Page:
Key point #1: You will eventually run out of time trying to be a trusted advisor to every customer.
Let’s say you are an agronomist or nutritionist with a four-county territory. Within that area, there are 100-acre guys to 5,000-acre guys. There are 50 cow dairies and 1500 cow dairies.
As you progress from new salesperson (typically calling on smaller accounts) to an experienced salesperson (calling on the bigger accounts), think about who you are selling and the Customer Engagement Level you are trying to achieve. If you treat every customer the same and aspire to be their trusted advisor, you will reach capacity very quickly. If you fill it with 50 cow dairies or 100 acre accounts, you are severely limiting your results.
By capacity, I mean the reasonable amount of customer or workload you can handle. For that agronomist, with 100 customers on their list, is it reasonable to think they can be the complete agronomist, plotting all fields, selecting all seed varieties, scouting to get the best yield possible for all 100 customers? Probably not. Most I know are working at that level with maybe 30 customers. Obviously, it depends on acres and how involved the customer is in the process.
Key point #2: Not every customer wants nor will pay for the trusted advisor relationship.
Refer back to my hardware experience. I didn’t want a relationship. Nor, would I pay for it. I’m appreciative and respectful of what they are trying to do. However, it’s just not that important enough to me. Your customers can be in that same category. They might listen as you present on how you balance every acre with geo-spatial data within your precision Ag platform. They smile and nod and then pass on your offer. Or they ask you to price match the competitor who doesn’t do any of those extras.
The line between offering the value and services of a trusted advisor or technical expert and getting paid for it is a great discussion to have with your peers and your manager. It’s not always a clear line. Customers will go back and forth on their willingness to pay for the extra efforts.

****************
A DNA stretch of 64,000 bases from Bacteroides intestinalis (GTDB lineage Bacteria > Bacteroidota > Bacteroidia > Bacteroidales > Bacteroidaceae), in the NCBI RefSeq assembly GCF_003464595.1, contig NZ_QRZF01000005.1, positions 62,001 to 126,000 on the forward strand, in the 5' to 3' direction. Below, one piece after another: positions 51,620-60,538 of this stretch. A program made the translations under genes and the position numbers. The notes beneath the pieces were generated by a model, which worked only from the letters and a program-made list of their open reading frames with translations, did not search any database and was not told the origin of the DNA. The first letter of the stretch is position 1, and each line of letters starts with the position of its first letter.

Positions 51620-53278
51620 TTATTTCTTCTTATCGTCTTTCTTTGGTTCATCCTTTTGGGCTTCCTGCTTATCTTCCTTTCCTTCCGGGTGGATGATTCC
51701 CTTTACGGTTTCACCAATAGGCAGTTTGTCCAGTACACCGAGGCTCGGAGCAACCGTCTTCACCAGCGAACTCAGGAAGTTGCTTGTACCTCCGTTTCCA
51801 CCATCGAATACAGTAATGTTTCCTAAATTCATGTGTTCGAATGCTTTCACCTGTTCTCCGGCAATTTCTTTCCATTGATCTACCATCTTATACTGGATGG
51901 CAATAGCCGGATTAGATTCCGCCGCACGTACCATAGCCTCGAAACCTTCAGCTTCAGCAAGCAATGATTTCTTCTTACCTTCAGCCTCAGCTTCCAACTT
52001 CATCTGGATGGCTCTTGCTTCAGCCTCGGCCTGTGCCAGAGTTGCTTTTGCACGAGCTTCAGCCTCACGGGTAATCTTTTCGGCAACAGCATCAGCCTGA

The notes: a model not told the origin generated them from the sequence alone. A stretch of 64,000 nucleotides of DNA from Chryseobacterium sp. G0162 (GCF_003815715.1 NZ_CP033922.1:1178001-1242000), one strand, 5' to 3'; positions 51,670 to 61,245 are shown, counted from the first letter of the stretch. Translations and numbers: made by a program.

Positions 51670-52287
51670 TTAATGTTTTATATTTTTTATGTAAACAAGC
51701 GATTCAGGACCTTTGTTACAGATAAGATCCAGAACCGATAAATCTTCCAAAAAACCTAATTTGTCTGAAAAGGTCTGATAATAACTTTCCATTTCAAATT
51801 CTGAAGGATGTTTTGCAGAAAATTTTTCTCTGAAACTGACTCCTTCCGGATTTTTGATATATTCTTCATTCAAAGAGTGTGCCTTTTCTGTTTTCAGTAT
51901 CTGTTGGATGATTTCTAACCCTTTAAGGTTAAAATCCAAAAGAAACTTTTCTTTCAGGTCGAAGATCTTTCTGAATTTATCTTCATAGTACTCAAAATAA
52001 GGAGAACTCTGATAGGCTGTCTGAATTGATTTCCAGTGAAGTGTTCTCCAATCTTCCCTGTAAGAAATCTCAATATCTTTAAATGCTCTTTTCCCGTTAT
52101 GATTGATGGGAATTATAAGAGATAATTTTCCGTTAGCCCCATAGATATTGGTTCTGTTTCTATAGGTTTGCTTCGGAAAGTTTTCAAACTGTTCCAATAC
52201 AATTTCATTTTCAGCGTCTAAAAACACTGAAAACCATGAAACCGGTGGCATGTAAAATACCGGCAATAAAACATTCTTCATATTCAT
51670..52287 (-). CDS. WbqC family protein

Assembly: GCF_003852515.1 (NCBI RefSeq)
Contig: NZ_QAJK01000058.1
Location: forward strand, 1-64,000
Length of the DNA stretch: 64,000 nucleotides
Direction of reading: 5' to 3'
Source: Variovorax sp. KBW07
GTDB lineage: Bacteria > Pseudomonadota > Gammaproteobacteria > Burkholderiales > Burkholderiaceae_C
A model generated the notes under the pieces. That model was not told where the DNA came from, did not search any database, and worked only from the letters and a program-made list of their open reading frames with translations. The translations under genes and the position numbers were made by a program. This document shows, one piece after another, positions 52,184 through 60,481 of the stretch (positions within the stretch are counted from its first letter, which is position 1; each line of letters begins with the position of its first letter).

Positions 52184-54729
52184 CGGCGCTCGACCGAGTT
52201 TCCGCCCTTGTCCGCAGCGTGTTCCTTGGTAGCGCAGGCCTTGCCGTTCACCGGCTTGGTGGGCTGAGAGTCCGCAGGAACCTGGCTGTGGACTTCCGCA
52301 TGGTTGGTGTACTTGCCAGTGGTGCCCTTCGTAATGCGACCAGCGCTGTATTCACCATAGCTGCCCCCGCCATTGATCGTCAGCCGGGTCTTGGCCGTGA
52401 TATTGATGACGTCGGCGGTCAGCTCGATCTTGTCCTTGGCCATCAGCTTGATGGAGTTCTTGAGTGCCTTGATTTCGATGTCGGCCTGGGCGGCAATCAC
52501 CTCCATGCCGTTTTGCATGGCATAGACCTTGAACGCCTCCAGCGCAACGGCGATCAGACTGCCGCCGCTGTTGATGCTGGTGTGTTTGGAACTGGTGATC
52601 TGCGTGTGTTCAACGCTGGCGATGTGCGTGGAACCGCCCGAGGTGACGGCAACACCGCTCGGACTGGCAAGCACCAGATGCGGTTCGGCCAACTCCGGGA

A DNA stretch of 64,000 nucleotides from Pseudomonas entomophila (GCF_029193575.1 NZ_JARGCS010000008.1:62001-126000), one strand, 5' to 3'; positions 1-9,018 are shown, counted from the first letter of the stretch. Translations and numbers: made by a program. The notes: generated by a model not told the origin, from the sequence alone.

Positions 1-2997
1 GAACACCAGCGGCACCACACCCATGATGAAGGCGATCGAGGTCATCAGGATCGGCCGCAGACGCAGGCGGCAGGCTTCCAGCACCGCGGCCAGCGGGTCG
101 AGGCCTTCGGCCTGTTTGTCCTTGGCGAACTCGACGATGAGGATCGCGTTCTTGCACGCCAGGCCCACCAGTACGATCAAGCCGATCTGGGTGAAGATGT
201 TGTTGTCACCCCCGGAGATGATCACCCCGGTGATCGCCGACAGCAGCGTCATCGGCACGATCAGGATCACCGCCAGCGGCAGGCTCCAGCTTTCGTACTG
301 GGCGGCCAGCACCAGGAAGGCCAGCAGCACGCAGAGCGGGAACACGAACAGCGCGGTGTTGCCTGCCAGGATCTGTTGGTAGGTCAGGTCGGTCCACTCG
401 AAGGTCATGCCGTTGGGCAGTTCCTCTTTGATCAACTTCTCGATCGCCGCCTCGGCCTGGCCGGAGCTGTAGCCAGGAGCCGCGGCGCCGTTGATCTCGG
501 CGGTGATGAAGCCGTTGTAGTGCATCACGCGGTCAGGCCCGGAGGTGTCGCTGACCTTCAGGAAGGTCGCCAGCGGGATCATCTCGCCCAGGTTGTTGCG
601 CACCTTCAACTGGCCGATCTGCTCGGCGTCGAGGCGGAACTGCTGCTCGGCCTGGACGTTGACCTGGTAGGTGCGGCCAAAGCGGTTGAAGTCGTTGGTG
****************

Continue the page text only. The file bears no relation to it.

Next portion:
The other important decision in this discussion is who and how big is big enough. Coaching a salesperson once, she said, “I call on two horse accounts, because I’m a two-horse account.” This is a literal reference. She had two horses of her own and she was out calling on two horse accounts. Armed with a laptop, an I-pad, high speed internet connections, a cell phone, and a company pick-up truck. We spent a lot of time that day walking through the math of how many of these accounts she would have to sell in a day to make it worth her companies’ time. Still not convinced, we shifted the discussion to her actual time spent and how much she would earn on an account that size. If she sold it.
As a sales coach, these are great discussions as many salespeople don’t take the time to review their customer base. We strive so hard to continuously move customers up the value ladder to the trusted advisor relationship, but fail to consider who should actually be in those four levels of Customer Engagement.
2 Traps to watch out for:
- The Transactional Buyer who strips all the Technical Expertise you have. Then, they take that information back to their current supplier. You just became their research assistant.
- The Large Account Buyer who wants all your company resources from your Strategic Partner level, but drives your prices down because they are big. We could term this the “Wal-Mart” account. Keep in mind, you can sell a lot of product and go broke doing it.
Take a few minutes today as you’re driving down County Highway A and think about your customer list. How many do you have in each of the four Customer Engagement Levels. Are the right ones in the right levels?
As always, I hope this helped you on your journey to being more efficient and effective in your selling. If this helped, I ask you to share it with those who might also benefit from it.
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As a final request, take a look at the newest book on the market written specifically for you – By someone who did and still does all the things in my book A Season for Sales: Your Guide to Ag Sales Success